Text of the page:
10. Farrell, Joseph & Shapiro, Carl, 1988. "Horizontal Mergers: An Equilibrium Analysis," Department of Economics, Working Paper Series, Department of Economics, Institute for Business and Economic Research, UC Berkeley qt0tp305nx, Department of Economics, Institute for Business and Economic Research, UC Berkeley.
  11. Perry, Martin K & Groff, Robert H, 1985. "Resale Price Maintenance and Forward Integration into a Monopolistically Competitive Industry," The Quarterly Journal of Economics, MIT Press, MIT Press, vol. 100(4), pages 1293-1311, November.
  12. Kamien, Morton I & Zang, Israel, 1993. "Monopolization by Sequential Acquisition," Journal of Law, Economics and Organization, Oxford University Press, Oxford University Press, vol. 9(2), pages 205-29, October.
  13. Salinger, Michael A, 1988. "Vertical Mergers and Market Foreclosure," The Quarterly Journal of Economics, MIT Press, MIT Press, vol. 103(2), pages 345-56, May.
  14. Hart, O. & Tirole, J., 1990. "Vertical Integration And Market Foreclosure," Working papers, Massachusetts Institute of Technology (MIT), Department of Economics 548, Massachusetts Institute of Technology (MIT), Department of Economics.
  15. Keith Head & John Ries, 1997. "International Mergers and Welfare under Decentralized Competition Policy," Canadian Journal of Economics, Canadian Economics Association, Canadian Economics Association, vol. 30(4), pages 1104-23, November.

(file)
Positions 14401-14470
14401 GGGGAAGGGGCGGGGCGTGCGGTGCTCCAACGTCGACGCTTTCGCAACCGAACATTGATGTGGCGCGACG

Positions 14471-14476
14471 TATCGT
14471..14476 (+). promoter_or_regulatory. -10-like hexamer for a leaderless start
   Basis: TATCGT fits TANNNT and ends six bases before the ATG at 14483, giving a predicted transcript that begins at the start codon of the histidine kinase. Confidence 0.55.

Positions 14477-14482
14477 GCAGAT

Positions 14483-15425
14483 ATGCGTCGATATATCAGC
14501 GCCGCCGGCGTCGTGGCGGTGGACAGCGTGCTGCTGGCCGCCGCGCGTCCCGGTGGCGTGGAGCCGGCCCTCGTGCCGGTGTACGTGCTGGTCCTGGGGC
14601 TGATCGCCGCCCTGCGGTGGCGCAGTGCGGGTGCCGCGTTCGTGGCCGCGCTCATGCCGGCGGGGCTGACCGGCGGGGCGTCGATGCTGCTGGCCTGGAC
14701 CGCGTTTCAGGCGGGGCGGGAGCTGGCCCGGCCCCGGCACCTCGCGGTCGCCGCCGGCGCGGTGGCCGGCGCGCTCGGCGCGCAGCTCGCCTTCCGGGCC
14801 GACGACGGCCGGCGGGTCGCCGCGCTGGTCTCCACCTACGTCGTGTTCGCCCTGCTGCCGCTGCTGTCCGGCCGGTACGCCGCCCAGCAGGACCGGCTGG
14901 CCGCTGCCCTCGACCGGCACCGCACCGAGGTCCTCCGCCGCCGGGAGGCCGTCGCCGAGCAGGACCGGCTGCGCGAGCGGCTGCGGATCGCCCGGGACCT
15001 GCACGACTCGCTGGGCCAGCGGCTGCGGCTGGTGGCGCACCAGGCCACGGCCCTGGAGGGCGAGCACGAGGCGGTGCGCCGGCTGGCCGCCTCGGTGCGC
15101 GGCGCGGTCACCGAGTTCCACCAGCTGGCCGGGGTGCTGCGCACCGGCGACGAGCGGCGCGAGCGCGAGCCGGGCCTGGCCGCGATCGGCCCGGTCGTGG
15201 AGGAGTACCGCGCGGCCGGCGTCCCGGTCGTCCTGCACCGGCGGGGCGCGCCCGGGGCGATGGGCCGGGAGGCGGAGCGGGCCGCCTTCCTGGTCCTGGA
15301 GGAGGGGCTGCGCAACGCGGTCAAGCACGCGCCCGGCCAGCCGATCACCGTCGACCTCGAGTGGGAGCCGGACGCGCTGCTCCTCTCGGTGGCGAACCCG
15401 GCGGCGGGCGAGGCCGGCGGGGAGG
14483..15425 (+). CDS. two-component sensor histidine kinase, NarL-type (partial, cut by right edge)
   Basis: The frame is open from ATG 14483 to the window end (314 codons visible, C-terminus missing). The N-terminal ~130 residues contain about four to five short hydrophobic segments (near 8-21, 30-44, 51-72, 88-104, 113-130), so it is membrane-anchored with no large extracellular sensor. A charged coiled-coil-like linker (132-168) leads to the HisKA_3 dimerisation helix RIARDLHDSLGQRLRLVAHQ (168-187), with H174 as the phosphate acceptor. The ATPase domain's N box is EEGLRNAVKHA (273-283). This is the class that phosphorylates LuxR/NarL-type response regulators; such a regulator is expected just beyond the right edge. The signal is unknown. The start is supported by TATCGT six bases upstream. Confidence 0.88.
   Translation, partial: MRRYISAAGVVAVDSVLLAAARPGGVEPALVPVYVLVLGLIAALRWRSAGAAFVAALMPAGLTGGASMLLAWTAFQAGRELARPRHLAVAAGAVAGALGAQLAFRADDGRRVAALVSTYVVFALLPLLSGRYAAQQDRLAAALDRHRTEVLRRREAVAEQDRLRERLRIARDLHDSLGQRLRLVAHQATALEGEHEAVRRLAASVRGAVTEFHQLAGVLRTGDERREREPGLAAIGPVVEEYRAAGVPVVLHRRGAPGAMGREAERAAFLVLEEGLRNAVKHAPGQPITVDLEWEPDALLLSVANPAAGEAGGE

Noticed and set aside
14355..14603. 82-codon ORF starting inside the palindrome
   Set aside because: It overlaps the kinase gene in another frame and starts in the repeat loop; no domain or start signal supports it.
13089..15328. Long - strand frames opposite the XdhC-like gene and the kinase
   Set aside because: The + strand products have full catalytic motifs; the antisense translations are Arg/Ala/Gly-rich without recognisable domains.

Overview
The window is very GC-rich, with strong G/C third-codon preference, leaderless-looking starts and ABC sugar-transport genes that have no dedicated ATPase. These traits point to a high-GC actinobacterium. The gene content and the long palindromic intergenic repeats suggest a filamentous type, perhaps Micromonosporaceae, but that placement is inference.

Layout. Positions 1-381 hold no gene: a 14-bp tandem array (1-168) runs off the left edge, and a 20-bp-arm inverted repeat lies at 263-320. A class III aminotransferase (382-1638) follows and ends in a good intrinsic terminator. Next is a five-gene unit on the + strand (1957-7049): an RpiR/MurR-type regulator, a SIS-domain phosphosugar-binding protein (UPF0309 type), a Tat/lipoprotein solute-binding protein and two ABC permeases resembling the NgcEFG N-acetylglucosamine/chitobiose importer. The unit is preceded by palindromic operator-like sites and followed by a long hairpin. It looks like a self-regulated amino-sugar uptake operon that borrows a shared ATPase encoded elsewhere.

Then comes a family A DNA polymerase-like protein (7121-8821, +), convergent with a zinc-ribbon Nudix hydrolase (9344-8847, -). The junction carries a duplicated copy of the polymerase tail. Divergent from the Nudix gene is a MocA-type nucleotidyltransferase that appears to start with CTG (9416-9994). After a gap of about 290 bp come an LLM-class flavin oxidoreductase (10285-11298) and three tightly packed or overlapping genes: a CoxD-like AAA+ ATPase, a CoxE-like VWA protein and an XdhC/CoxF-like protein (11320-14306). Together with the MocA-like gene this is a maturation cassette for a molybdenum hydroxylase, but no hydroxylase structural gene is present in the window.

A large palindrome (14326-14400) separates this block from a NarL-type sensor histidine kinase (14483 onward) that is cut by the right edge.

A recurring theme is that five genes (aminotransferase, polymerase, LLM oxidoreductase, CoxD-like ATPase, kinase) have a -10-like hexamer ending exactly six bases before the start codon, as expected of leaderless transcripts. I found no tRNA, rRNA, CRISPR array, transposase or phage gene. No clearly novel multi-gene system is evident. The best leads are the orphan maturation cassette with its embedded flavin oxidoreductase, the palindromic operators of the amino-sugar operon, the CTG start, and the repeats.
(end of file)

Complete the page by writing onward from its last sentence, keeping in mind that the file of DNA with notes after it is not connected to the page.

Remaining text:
16. Innes, Robert & Sexton, Richard J, 1994. "Strategic Buyers and Exclusionary Contracts," American Economic Review, American Economic Association, American Economic Association, vol. 84(3), pages 566-84, June.
  17. Vickers, John, 1985. "Delegation and the Theory of the Firm," Economic Journal, Royal Economic Society, Royal Economic Society, vol. 95(380a), pages 138-47, Supplemen.
  18. Salinger, Michael A, 1989. "The Meaning of "Upstream" and "Downstream" and the Implications for Modeling Vertical Mergers," Journal of Industrial Economics, Wiley Blackwell, Wiley Blackwell, vol. 37(4), pages 373-87, June.
  19. Perry, Martin K & Porter, Robert H, 1985. "Oligopoly and the Incentive for Horizontal Merger," American Economic Review, American Economic Association, American Economic Association, vol. 75(1), pages 219-27, March.
  20. Ordover, Janusz A & Saloner, Garth & Salop, Steven C, 1990. "Equilibrium Vertical Foreclosure," American Economic Review, American Economic Association, American Economic Association, vol. 80(1), pages 127-42, March.
  21. Salant, Stephen W & Switzer, Sheldon & Reynolds, Robert J, 1983. "Losses from Horizontal Merger: The Effects of an Exogenous Change in Industry Structure on Cournot-Nash Equilibrium," The Quarterly Journal of Economics, MIT Press, MIT Press, vol. 98(2), pages 185-99, May.
  22. Nash, John, 1950. "The Bargaining Problem," Econometrica, Econometric Society, Econometric Society, vol. 18(2), pages 155-162, April.
  23. Seade, Jesus, 1980. "The stability of cournot revisited," Journal of Economic Theory, Elsevier, Elsevier, vol. 23(1), pages 15-27, August.